Creating a global Application Permission class

Hi

I have been taxed by a problem that my brain refuses to process.

I am developing an Windows Forms application that consists of a number of forms, each allowing users to carry out specific tasks. I want to be able to restrict certain users to certain tasks ie Administrator - Can do everything, Secretary - Can only view, not delete etc.

I have a database structure which details what a certain type of user can do which tasks. I want to able to load these details into a class when the application loads and use properties of the class to enforce the restrictions throughout the application.

However, i cant seem to figure out the best approach to this. Can I use a global class in vb.net that is visible to all the forms? If so, how do you set a global variable in vb.net (that is visible across multiple forms).

Any better ways of doing this? I would be grateful for any useful links that can help me out with this dilemma.

Thanks.

SlammingRumJosephAsked:
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oleggoldCommented:
Yes,YOU need to create a DLL and put it into GAC
Olaf_RabbachinCommented:
There's numerous ways of doing this in detail, clearly depending on what's "behind the scenes" on your end. If you are using SQL-Server, you might want to setup role based security there and just query the current user's permission from there, acting accordingly on the form-level.
Whatever you actually have behind, you'll have just something that will serve as the container for storing the information on who is assigned which role. Hence, I'd suggest creating a class which you would then be using from every form that needs security-role dependent information in order to act accordingly (i.e. hiding certain menu-items, etc.). That class would then handle all requests such as querying the database to find out what role the user is in and return that information to the calling form.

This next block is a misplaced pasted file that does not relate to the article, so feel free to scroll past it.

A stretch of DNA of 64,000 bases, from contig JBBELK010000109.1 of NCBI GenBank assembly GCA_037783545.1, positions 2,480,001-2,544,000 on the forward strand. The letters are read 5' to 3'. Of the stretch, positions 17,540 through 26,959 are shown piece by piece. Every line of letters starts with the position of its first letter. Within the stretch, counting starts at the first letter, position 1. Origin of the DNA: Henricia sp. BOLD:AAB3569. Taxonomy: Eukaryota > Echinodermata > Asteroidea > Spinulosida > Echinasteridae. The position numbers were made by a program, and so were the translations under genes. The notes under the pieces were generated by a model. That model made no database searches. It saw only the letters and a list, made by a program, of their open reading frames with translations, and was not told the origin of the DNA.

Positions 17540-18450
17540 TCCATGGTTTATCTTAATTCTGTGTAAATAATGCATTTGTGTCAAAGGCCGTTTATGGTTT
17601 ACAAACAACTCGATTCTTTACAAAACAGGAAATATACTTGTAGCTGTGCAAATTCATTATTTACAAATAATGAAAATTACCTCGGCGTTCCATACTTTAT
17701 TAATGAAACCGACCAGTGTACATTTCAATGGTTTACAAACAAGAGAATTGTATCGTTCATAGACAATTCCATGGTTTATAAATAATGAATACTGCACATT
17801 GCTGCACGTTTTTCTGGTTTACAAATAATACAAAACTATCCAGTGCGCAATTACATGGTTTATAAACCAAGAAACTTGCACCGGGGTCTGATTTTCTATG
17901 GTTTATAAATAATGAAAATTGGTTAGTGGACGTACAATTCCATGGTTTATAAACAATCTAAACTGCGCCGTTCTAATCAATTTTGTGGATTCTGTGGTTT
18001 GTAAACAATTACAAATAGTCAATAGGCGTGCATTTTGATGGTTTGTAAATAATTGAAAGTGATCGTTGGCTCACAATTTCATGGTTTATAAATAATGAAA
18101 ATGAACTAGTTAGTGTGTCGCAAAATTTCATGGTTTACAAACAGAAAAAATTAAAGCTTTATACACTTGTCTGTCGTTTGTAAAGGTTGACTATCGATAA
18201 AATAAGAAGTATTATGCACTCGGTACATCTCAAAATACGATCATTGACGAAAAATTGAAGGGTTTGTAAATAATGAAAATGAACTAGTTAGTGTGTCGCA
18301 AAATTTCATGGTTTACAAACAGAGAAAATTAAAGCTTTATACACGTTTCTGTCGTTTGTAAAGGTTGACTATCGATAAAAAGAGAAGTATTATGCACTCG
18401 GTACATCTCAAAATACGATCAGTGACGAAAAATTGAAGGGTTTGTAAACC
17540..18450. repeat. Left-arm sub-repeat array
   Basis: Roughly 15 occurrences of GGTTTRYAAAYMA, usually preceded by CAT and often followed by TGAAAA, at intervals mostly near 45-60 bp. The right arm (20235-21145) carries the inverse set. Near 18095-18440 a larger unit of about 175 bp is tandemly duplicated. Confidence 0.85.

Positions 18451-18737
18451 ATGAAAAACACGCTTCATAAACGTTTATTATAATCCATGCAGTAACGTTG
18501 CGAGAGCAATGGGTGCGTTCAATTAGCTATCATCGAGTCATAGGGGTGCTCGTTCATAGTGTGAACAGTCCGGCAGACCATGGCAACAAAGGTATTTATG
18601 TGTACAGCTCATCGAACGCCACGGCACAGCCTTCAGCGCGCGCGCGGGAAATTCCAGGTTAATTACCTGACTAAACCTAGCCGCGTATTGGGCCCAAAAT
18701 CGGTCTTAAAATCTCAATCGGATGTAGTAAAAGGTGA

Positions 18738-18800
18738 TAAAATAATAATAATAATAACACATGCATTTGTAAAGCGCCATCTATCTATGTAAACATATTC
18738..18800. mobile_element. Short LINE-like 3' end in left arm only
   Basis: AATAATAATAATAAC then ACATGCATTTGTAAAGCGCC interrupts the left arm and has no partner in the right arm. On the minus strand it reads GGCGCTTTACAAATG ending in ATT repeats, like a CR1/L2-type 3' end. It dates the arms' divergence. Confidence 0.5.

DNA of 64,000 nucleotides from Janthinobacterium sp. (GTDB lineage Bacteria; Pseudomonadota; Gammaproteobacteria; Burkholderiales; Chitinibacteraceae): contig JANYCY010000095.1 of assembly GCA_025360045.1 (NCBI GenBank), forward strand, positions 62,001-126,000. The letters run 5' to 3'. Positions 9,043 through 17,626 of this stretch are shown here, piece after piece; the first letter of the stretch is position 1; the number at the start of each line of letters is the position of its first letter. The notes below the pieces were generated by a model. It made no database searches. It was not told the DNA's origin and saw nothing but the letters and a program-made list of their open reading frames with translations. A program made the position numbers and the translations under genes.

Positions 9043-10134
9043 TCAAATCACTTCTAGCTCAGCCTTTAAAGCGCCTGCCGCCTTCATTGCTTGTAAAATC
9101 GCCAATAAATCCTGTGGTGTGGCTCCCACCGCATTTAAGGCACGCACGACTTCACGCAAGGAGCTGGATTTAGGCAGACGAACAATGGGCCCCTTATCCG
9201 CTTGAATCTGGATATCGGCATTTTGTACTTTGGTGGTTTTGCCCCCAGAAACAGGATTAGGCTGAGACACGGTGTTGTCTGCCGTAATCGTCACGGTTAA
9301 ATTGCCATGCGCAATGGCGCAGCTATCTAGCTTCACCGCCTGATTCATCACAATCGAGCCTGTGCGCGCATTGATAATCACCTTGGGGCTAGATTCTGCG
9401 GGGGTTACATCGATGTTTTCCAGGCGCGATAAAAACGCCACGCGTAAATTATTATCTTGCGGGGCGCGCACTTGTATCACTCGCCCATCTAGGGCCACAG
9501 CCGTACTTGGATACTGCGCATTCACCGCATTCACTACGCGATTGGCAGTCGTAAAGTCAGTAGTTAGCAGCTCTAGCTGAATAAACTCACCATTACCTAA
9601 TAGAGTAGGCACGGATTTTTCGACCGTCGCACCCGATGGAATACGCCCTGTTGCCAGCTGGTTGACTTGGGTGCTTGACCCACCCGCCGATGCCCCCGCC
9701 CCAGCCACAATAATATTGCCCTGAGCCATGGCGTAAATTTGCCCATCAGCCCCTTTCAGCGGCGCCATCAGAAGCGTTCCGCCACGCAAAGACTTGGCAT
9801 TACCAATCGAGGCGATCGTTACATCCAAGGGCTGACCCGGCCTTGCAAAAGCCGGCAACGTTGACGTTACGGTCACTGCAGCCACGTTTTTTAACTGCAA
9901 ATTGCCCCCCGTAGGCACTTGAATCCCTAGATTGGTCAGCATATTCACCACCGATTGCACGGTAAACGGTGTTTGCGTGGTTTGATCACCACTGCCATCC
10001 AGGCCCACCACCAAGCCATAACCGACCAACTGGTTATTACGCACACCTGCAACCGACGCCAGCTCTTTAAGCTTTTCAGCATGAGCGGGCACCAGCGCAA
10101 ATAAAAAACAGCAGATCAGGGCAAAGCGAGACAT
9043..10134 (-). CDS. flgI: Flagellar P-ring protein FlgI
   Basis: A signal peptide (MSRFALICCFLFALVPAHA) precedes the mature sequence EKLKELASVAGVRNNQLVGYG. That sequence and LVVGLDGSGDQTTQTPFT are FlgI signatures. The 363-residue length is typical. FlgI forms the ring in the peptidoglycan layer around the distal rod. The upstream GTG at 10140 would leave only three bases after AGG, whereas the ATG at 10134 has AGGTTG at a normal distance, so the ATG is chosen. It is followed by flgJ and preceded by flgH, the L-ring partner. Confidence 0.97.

You might either create a globally defined instance of that class or, better, make that class'es public methods be <shared> so that you don't need to create an instance at all. For the latter, use <private shared ...> variables that store the security-relevant information about a user and just return that to the caller. This way, information will only have to be queried once from the database.

Cheers & HTH,
Olaf

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RJeyaPrakashCommented:
are you referrring database operations for users? if so, is it varying on each form or it is globally unique across. And users means system users or your application users????
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bman9111Commented:
what I did what I have a all the user permissions searchs done in my globals.

ex

public sub main()

connect to the database
query rights for a certain user
ex: select * from permissions where employee = '" & employee & "'"
then assign variable to the rights

end sub

so pretty much the user logs in then there login name is also in the database that has what they are allowed to do in it. so I take that name and query that. Then whatever they are allowed to do is pulled into variables and used throughout the program
put variables in the globals as public variablename as string, integer, etc

SlammingRumJosephAuthor Commented:
thanks for your help. I ended up using a <shared> class. I just need to ensure that I was doing this is in a good way.
Olaf_RabbachinCommented:
Alright - let's see it then!
At least the very basic stuff, that is, depending on just how many lines your class actually contains. :-)

Cheers,
Olaf
SlammingRumJosephAuthor Commented:
"I cant give you tab unless you order something."
Olaf_RabbachinCommented:
Ahem - ?
Not being native to the English language I might just no have understood what you mean ..? :-)

I just interpreted your previous statement as in "OK, I got it now but am still uncertain whether it's actually OK". So, if you'd like us to check, we'll need the code.

Cheers,
Olaf
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